Aideen Finnegan
Aideen Finnegan

15.30 6 Mar 2019


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Developer Martin Keane to seek planning permission despite Dublin City Council's previous move to repossess the building

Temple Bar publican reveals new proposal for Iveagh Markets

00:00:00 / 00:00:00

The owner of two of Temple Bar's most well-known establishments is launching a fresh bid to revamp the derelict Iveagh Markets in Dublin's south inner city.

Martin Keane has told Newstalk he is seeking a pre-planning consultation meeting with Dublin City Council, despite the local authority's bid to repossess the iconic market building in The Liberties last year.

Martin Keane speaking to reporter Aideen Finnegan

The developer, who owns the Oliver St John Gogarty pub and Blooms Hotel, was originally awarded the leasehold title on the condition he redevelop The Iveagh Market. He paid £1.4m for the title in 1997 but hasn't delivered on plans to convert it into a European-style market.

Delays

Martin Keane says a series of events and circumstances beyond his control have resulted in the building lying idle for the past two decades.

They include an archaeological dig, complications relating to the title deeds, the economic crash and securing finance following the recession.

Iveagh Markets in 2019, Aideen Finnegan.

"My funding was taken off the table and I couldn't develop. I had to go to the rainy day money. I cleared my debt and got no debt forgiveness. Some people say I would have been better off letting it go to NAMA... but I didn't do that. "

Planning permission lapsed for a second time in 2017. Last year it emerged Dublin City Council was seeking to take possession of the building if it was not voluntarily surrendered by the end of January 2018. Mr Keane said he would be prepared to fight any moves to take back the building.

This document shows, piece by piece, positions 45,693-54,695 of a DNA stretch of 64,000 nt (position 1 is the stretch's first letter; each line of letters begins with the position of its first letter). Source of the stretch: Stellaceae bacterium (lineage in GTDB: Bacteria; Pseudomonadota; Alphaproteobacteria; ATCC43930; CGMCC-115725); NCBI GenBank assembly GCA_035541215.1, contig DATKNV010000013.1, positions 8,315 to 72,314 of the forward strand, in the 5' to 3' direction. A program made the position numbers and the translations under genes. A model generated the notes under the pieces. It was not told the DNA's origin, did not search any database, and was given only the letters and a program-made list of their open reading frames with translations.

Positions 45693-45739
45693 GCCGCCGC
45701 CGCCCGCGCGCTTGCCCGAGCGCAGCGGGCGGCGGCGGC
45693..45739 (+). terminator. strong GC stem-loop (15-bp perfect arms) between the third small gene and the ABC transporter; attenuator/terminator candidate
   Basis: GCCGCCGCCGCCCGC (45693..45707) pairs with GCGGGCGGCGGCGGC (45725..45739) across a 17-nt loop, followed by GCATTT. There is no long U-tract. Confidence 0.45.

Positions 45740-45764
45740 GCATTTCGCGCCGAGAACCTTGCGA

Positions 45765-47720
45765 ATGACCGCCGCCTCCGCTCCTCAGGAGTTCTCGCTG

New look proposal 

Now in an interview on The Pat Kenny Show, the Dubliner has revealed a new proposal to redevelop the market and adjoining sites to create an "Iveagh Markets Quarter."

The market building would be converted into a food hall akin to those found in Amsterdam and Madrid.

Image: Henry J Lyons

It would include a flower market, public realm, distillery, cookery school, restaurants, music venue and studio space for artisan producers and craftspeople. The adjoining sites would see the construction of a four-star hotel, three-star hotel and a youth hostel.

Mr Keane says he has the finance in place and if awarded planning permission for a third time, he would be in a position to proceed to the procurement stage.

"Everything else is ready to go. I would say I'd have a builder on site probably in two months. Maybe I'd get some of my own team in and we'd start some of the groundwork ourselves... I'd be confident it would be 18 months (for the whole project)."

Image: Henry J Lyons

Green Party Councillor Ciaran Cuffe has reservations with the plans, saying Mr. Keane has had over 20 years to develop the markets.

"As a city council, we should certainly engage with Mr Keane. But we need timelines on this... There's a huge sense of frustration on our side of the house from both the officials and the councillors, and from the general public. They're looking at a building that should be booming with life and yet it's not. And particularly after the new council elections in May, I think one of the first jobs for the newly elected councillors will be to make sure that when we dispose of property, that things happen in a timely manner."

Image: Henry J Lyons

Uncertainty

Dublin City Council would not be drawn on whether it still plans to pursue repossession of the building, or award planning permission for another five years.

In a statement to Newstalk, the local authority says the "future use of the buildings can only be determined when the legal issues [in relation to ownership] are resolved."

Recently An Taisce listed the market building on its list of Top Ten Most-At-Risk buildings in Ireland.

Dublin City Council has confirmed it was allowed access to the property "for the purposes of carrying out a dilapidation survey ... to establish the condition of same and to advise on works required to stabilise the buildings and prevent them from falling into further disrepair.  The report is currently being finalised and when completed the Council will then consider the appropriate course of action to take to ensure the necessary works are carried out at the earliest possible date."


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Aideen Finnegan Dublin Dublin 8 Dublin City Council Francis Street Ireland Iveagh Markets Martin Keane Newstalk Radio The Liberties The Pat Kenny Show

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